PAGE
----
Riyadh, Asharq Al-Awsat – Great accomplishments begin with a dream, but dreams can only come true if they are supported by the will and determination to turn them into a reality. Dreams are the source of inspiration for humanity; I do not mean the dreams that we experience when we are asleep but those we have when we are awake and the ones we believe are difficult to achieve at the time either because of a lack of means or because of obstacles in the way of achieving them; but nothing is impossible. When Martin Luther King delivered his famous ‘I Have a Dream’ speech in 1963 in the presence of an audience of 250,000 at Abraham Lincoln’s memorial, none of those present, including Martin Luther himself, ever thought that the African-Americans would one day see an African-American become president of the USA. However, the reality today states that the dream that seemed impossible in 1963 came true in 2009 when the first African-American assumed presidency.
Some people might ask what this has got to do with Islamic finance. My aim is to provide evidence that nothing is impossible and that there is no harm in dreaming of there being a real Islamic financial system that seeks to fulfil genuine Sharia rulings. It is certainly true that others and I, as well as the founding fathers of this industry, have a dream that one day real Islamic financial institutions will operate based on Islam’s view of finance and the way it is used within the framework of an integral Islamic economic theory aiming to promote society and develop the Islamic nation away from the theory of capitalism. The present-day Islamic financial institutions are nothing more than capitalist institutions that have been restructured to appear to be Sharia compliant regardless of the reality.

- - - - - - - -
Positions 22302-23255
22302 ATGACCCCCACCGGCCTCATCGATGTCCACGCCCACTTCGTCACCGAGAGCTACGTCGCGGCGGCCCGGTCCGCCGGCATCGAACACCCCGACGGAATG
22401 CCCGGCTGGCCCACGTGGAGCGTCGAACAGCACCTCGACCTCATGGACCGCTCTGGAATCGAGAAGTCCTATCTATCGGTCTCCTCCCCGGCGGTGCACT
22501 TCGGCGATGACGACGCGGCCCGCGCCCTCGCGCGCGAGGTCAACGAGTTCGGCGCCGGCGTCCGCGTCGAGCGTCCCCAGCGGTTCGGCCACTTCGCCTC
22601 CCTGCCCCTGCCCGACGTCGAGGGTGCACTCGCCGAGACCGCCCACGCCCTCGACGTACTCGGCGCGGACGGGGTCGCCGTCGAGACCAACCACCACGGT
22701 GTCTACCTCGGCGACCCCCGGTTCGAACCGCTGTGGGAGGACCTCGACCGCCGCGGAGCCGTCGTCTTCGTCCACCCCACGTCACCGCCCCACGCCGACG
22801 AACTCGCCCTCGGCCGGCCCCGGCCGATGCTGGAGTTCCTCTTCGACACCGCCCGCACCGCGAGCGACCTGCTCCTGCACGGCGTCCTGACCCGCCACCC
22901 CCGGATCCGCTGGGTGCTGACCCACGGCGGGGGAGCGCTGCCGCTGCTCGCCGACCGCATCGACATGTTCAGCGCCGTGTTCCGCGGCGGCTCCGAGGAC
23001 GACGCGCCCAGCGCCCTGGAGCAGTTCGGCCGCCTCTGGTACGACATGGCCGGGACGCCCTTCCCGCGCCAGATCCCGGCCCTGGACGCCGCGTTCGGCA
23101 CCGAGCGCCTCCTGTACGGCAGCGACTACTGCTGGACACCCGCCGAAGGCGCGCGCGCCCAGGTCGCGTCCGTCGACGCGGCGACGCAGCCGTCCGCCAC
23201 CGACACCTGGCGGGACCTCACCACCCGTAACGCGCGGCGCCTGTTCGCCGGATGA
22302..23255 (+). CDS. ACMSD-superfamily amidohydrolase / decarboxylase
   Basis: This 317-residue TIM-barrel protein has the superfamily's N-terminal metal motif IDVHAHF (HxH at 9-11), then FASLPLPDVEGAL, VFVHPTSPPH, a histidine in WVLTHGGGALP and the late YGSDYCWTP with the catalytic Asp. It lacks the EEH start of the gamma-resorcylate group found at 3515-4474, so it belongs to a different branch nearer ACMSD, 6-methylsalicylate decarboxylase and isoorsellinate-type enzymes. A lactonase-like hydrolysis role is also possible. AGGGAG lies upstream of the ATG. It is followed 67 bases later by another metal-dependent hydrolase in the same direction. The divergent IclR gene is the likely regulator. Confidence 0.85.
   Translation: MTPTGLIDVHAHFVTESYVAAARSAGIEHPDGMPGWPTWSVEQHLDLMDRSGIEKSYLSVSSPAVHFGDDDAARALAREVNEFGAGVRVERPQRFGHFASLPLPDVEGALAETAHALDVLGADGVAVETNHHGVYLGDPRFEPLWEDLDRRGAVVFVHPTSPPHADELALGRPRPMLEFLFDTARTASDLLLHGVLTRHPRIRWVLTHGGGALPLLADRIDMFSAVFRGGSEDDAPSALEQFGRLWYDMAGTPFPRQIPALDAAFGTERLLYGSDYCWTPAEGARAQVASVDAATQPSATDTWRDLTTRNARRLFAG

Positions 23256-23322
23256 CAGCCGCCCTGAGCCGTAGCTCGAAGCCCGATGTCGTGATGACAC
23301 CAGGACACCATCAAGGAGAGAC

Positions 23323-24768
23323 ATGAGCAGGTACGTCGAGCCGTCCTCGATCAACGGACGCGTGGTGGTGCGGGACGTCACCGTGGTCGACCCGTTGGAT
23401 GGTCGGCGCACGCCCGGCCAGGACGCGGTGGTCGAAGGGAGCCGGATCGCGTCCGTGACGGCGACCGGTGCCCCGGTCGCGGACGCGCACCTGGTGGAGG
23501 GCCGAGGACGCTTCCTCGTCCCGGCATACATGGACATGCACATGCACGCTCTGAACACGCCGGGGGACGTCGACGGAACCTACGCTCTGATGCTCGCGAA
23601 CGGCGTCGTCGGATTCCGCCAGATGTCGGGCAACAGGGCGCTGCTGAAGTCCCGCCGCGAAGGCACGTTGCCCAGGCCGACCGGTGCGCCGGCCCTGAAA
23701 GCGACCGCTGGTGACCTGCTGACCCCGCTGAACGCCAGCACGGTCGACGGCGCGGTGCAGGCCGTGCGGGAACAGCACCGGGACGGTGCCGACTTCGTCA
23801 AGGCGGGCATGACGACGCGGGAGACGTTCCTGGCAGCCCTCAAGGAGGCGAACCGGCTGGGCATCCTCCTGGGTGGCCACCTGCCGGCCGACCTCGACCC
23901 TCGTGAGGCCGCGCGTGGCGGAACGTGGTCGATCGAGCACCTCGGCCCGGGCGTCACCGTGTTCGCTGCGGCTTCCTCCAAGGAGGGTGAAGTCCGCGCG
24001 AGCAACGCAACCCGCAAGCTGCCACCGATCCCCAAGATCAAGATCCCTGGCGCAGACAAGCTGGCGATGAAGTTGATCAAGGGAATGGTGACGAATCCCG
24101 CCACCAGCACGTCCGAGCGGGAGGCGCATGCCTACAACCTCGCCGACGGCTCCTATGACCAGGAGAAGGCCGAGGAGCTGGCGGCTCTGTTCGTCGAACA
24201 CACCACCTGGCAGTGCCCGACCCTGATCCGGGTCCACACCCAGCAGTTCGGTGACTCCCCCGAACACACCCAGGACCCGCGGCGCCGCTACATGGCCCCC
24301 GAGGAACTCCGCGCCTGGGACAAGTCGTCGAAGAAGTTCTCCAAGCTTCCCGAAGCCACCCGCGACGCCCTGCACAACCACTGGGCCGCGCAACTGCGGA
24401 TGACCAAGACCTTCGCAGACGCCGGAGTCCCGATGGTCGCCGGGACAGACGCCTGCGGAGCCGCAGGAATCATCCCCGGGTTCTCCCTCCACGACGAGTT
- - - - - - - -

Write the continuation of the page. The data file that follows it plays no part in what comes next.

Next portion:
I have a dream that one day Islamic financial institutions will operate based on the principle of partnership rather than debt in the sense that all parties would share both risk and profit. I have a dream that Islamic financial institutions will not base profit on usury that will cause them to be weak and fragile.
I have a dream that one day Islamic financial institutions will have clear strategies to set up important development projects in their societies in a way that contributes to reducing unemployment, increasing productivity in society, improving technology and adopting and strengthening creative ideas. I have a dream that Islamic financial institutions will create genuine products rather than alternative ones through which they could change the conventional view of the financial institution. I have a dream that the joint Islamic financial market will be based on relying on its own tools away from imitating derivatives, bonds or other tools of Islamic banking.
I have a dream that a generation of Islamic financial leaderships that believe in real Islamic finance will seek to apply their rules as part of a set of specific strategies. I have a dream that one day Islamic financial institutions will allocate part of their budget to research aimed at developing their own financial tools and technology. I have a dream that Islamic financial institutions will apply the principles of Islam in terms of frankness, transparency, justice and satisfaction, and will keep away from cheating and fraud. I have a dream that Islamic financial institutions will not encourage high consumer patterns in Muslim societies; institutions that only seek to raise their profits despite being well aware that excessive consumption will harm society. I have a dream that Islamic financial institutions will be capable of providing effective financial solutions to the global economy in accordance with a real and integrated Islamic vision. I have a dream that Islamic financial corporations will be able to convey Islam’s civilized message to the world just as our merchant Muslim ancestors did. I have a dream that one day Muslim businessmen will make this dream come true.